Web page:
While the information we’re learning about what evidence prosecutors have is interesting, it’s not an authoritative, official view of the government’s case or, most importantly, whether or not there will be indictments. The facts that led to the documents investigation are compelling. It seems likely that charges are being seriously considered. But exactly what they will look like or what the timeline is remains uncertain. It could happen at any time, or not at all.
Here are some of the newest developments:
The Wall Street Journal is reporting that the investigation is winding down. While winding down an investigation could mean an indictment is imminent, it could also mean that the grand jury investigation is complete but the final form of the indictment is still being negotiated or legal issues need to be resolved. It could mean that buy-in from stakeholders is pending, and in an Espionage Act case there is always the difficulty of determining whether there are classified materials that can be made available as evidence without damaging national security. It’s not clear just how close to indictment “winding down” is. But the reporting has been fast and furious, with lots of interesting details about evidence prosecutors may have.
There has been reporting that suggests the special counsel is making progress, like the story earlier this month suggesting that DOJ had a new witness inside of Mar-a-Lago. If a witness like that could help prosecutors establish that Trump was directing the movement of boxes to prevent his lawyer from searching them, prosecutors would be in business. While that is one possible interpretation of reporting about Trump’s valet Walt Nauta’s movement of boxes and refusal to cooperate with the government, again it’s unclear. Gaps in tapes can reflect old systems that have operating issues or they can result from intentional efforts to obstruct an investigation.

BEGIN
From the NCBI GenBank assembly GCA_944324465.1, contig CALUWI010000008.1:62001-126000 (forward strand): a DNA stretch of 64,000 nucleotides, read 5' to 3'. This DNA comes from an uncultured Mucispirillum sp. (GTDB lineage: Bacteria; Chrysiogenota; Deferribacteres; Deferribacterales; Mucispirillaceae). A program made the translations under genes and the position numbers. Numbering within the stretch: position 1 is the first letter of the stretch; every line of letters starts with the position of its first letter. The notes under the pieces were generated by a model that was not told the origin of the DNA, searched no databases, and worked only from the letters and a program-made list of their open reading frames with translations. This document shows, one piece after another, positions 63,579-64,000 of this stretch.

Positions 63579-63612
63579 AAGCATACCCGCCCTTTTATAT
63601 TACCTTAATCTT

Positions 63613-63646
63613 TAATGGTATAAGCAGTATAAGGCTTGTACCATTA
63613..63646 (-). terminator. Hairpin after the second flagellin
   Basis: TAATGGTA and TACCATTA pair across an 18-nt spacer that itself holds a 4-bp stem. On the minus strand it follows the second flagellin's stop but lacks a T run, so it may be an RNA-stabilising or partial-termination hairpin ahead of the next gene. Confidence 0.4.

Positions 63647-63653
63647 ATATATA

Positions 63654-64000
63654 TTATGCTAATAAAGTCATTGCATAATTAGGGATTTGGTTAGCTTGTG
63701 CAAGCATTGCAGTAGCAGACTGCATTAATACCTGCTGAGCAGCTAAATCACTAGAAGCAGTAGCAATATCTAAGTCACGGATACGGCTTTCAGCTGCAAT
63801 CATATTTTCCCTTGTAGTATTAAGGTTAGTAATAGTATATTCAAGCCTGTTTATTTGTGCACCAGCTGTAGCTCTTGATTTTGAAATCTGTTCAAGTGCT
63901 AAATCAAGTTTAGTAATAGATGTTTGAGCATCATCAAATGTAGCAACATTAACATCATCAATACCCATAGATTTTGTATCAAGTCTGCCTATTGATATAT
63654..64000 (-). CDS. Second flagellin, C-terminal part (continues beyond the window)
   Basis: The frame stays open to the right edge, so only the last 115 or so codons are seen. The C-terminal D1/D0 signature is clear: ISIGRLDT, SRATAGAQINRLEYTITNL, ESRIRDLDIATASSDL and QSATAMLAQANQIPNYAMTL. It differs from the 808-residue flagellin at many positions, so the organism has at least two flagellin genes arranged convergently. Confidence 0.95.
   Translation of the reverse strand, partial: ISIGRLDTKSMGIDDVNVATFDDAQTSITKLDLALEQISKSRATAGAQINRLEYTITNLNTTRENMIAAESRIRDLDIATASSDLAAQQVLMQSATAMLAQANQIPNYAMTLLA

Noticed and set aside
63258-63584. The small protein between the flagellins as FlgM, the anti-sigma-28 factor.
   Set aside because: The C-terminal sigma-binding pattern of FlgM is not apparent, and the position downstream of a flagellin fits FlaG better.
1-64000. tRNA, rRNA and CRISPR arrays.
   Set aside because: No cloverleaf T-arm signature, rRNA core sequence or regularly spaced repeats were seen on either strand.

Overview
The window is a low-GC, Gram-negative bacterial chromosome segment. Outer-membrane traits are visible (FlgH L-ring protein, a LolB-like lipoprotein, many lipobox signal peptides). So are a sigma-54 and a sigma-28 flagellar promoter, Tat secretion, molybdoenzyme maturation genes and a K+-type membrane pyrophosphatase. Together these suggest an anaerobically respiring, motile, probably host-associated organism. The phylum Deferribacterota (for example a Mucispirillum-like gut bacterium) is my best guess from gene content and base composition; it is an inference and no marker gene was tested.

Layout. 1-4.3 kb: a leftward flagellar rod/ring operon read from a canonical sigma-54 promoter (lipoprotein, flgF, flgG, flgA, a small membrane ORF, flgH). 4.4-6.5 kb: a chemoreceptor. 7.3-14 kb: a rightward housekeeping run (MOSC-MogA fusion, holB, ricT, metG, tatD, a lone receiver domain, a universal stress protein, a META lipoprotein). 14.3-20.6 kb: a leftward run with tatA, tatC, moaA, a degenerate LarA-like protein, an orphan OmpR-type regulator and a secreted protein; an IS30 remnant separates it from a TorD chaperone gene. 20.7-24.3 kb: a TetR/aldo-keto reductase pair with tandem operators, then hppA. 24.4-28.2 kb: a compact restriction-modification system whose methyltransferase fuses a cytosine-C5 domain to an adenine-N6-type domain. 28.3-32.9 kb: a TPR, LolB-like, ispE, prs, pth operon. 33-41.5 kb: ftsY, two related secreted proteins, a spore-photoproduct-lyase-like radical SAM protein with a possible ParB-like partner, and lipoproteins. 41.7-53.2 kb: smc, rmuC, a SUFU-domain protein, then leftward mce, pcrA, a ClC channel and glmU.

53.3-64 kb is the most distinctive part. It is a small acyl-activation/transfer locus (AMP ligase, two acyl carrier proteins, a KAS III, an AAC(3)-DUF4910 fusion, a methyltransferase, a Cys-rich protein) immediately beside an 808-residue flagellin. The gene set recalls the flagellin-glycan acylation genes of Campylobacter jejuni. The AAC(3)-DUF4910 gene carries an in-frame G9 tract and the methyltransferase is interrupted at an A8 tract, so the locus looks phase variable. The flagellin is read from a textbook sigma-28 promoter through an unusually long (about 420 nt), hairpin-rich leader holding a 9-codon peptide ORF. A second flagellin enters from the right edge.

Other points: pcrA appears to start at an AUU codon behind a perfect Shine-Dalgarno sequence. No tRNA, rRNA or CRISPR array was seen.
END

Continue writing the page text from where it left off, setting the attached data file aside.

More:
The National Archives, which has been a big player in the documents case, appears to have 16 items that could help to establish that Trump was aware he had an obligation to return government documents, even if they weren’t classified, to the Archives. When you’re looking for proof beyond a reasonable doubt of a defendant’s knowledge and intent, you don’t want to rely on just one piece of evidence. For this key element of a case, you want multiple pieces of evidence that will lead jurors, when they deliberate, to reflect that while one piece of evidence could be misconstrued, when you have multiple people or documents confirming a defendant understood his obligations and nonetheless failed to comply, there are no reasonable doubts left.
A recent report suggests the special counsel sent subpoenas to foreign countries to obtain information about Trump’s business dealings with them. The countries include France, Turkey, China, and the United Arab Emirates. I tweeted my thoughts about that. There is some reporting suggesting they came up empty-handed, but really, at this point, only the team that makes decisions about whether or not to prosecute knows.
Some of this could be what’s popularly called “tickling the wire,” or taking investigative steps to see how targets respond. Who does the target speak with after he learns something new about an investigation? But tonight, I was on MSNBC with the Washington Post’s Devlin Barrett, who used a phrase about prosecutors who like to play with their food that reminded me of one of my supervisors as a young prosecutor. He used to say, “You’ve got enough on your plate; it’s time to quit playing with your food” when he believed you’d reached the point where you had sufficient evidence to indict.